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A Double Bottom Line Win in Massachusetts

Some low-income residents can spend up to 40% of their incomes on energy and that building emissions are unnecessarily high.

Ten percent of housing in Massachusetts is affordable housing. Many of these units are highly inefficient. This means some low-income residents can spend up to 40% of their incomes on energy and that building emissions are unnecessarily high. Property managers for these units typically operate with razor thin margins. This makes it difficult to access the human and financial resources to make energy upgrades – even though the potential economic and environmental benefits are substantial.

Facing this challenge, Barr provided support in early 2009 for a group of low income and affordable housing advocates to work with utility companies (which run efficiency programs in Massachusetts). Together, they designed a new program focused on energy upgrades in affordable housing. The initial budget was $22 Million.

The next step was to help the affordable housing community access these new resources – which required a level of knowledge and technical expertise few in the sector had. Barr gave a grant to Boston LISC and New Ecology to test a novel approach to close this gap. Calling it the, “Green Retrofit Initiative,” the team offered their support as a one-stop-shop to:

  1. Benchmark utility consumption in all units to identify the biggest opportunities to improve efficiency
  2. Connect with funding from multiple sources, including utility programs and local and federal grants
  3. Link participants to a learning network to trade information and strategies

The results?

The group partnered with 11 different community development corporations with oversight of over 5,000 units of affordable housing. After benchmarking these, more than 2,000 received guidance on how to finance and implement the energy upgrades. So far, these units are showing a 19% reduction in energy use. This means fewer carbon emissions to be sure. It also means lower costs for tenants who pay for utilities directly; lower costs for property owners who foot the utility bill themselves (reducing pressure to increase rents); and more comfortable homes and long-term housing stability for tenants.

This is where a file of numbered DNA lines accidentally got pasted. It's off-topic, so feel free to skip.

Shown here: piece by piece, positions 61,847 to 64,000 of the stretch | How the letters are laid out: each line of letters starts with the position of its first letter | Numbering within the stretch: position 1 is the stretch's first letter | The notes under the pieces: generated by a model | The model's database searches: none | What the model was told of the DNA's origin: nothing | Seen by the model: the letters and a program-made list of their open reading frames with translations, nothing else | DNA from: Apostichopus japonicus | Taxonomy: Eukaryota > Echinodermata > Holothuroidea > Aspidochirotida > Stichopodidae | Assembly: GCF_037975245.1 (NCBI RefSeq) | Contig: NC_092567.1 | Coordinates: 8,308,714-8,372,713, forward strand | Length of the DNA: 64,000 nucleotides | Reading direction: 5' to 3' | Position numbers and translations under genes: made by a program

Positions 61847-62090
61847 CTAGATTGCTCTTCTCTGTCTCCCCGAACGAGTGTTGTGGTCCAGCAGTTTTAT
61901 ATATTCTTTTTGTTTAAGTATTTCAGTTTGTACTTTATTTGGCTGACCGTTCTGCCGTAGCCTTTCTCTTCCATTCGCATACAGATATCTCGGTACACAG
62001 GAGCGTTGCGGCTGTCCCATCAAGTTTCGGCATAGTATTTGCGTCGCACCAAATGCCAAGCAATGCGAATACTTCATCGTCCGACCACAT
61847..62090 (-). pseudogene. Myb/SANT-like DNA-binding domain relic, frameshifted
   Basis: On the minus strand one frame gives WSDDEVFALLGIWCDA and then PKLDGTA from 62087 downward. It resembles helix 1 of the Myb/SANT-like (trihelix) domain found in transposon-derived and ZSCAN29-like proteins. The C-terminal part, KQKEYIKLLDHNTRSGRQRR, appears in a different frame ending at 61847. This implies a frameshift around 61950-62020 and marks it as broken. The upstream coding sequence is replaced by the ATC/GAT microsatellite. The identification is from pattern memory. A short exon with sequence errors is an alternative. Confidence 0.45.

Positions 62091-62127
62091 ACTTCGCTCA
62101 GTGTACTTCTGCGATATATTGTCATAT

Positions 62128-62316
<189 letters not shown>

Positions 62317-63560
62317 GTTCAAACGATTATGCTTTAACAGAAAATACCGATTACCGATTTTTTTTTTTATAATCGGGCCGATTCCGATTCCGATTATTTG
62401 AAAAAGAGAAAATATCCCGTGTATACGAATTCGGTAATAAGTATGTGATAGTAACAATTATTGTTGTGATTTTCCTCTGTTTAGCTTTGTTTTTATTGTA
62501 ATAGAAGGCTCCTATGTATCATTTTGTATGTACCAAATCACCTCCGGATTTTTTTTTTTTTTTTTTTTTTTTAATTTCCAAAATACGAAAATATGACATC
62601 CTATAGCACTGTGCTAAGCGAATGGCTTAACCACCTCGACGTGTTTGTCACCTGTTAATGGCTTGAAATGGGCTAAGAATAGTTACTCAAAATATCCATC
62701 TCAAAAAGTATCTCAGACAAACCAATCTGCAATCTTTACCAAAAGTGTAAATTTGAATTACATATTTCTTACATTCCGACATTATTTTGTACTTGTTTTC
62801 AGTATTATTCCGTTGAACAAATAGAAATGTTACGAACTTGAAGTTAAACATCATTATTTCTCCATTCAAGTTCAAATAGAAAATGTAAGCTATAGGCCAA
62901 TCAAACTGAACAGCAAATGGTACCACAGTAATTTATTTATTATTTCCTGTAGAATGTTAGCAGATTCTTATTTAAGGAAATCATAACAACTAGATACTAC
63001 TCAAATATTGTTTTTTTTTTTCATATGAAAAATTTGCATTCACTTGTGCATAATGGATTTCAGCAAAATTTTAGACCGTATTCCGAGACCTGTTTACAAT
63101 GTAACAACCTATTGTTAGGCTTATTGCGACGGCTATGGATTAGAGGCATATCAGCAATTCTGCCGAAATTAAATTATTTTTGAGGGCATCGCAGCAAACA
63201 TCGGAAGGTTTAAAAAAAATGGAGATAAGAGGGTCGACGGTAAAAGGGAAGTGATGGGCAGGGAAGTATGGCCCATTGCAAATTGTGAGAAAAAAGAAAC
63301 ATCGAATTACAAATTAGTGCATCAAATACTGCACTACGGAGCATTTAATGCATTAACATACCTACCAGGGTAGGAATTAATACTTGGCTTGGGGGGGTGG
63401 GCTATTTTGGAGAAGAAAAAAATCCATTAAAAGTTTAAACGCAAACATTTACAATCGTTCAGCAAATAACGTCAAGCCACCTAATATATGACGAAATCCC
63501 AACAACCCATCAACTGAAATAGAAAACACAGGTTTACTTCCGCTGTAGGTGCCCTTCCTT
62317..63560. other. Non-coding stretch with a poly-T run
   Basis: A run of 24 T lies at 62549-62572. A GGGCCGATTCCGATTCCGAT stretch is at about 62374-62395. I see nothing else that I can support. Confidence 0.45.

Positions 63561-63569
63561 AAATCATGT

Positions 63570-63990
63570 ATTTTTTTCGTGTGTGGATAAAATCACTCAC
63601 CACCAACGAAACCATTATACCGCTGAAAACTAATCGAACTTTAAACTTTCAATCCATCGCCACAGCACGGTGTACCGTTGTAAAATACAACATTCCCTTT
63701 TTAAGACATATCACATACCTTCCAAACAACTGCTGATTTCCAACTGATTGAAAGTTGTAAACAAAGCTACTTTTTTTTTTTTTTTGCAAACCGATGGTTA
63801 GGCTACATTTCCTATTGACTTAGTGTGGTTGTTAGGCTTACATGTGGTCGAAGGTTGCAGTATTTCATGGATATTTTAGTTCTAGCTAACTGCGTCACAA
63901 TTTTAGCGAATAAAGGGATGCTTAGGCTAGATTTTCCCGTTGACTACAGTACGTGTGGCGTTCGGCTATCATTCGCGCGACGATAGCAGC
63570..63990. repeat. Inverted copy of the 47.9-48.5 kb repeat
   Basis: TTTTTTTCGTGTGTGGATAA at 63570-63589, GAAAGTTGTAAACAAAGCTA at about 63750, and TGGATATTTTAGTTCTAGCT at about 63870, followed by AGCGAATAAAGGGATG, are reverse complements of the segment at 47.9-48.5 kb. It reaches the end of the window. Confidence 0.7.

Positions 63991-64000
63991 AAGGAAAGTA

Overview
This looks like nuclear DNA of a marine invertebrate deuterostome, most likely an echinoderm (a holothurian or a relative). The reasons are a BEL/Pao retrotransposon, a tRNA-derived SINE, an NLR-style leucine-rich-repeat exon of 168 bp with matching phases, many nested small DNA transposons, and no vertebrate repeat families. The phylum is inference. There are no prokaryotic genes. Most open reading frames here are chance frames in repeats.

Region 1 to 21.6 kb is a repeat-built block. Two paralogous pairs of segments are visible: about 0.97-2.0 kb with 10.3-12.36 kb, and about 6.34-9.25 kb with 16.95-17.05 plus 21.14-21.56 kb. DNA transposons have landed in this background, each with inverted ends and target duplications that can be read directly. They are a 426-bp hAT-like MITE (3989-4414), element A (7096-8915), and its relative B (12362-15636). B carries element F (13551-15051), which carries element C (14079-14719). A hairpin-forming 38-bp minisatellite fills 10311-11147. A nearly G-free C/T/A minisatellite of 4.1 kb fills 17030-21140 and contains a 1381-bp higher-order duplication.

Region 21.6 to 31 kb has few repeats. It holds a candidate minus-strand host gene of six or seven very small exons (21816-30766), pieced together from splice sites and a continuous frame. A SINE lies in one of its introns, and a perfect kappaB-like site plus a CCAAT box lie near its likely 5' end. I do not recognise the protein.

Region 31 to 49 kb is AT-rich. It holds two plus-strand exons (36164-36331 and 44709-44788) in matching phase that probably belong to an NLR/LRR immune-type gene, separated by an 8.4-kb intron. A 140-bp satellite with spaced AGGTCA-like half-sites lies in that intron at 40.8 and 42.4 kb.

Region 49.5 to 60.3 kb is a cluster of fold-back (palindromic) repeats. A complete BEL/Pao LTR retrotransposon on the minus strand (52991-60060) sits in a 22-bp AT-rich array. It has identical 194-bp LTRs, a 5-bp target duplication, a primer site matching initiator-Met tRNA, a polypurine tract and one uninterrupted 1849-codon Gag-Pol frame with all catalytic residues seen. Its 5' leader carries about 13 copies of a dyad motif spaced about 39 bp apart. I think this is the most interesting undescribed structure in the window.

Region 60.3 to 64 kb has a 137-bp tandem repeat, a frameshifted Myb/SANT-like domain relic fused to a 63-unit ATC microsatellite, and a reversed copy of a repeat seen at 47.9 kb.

In 2012, based on these results, the U.S. Department of Housing and Urban Development provided a $1 Million grant to expand the pilot to all owners of affordable housing statewide.

The Green Retrofit team also produced a short video (below) about how they did it and featuring one of the residents, who talks about the difference the work is making for her.

LISC Mass Green Retrofit Initiative: Saving Energy, Improving Lives

The Green Retrofit Initiative (GRI) is a program designed to help affordable housing owners navigate our state’s utility programs to achieve energy efficiency savings. In partnership with our building science expert, New Ecology, Inc., LISC Boston has worked with over 50 multifamily affordable housing owners statewide to benchmark a total of 17,000 units, retrofit more than 5,000 units, and leverage over $17 million. The Green Retrofit Initiative’s approach has demonstrated that energy and water retrofits can consistently result in 20 percent energy savings.

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Mariella Puerto

Mariella Puerto

Co-Director of Climate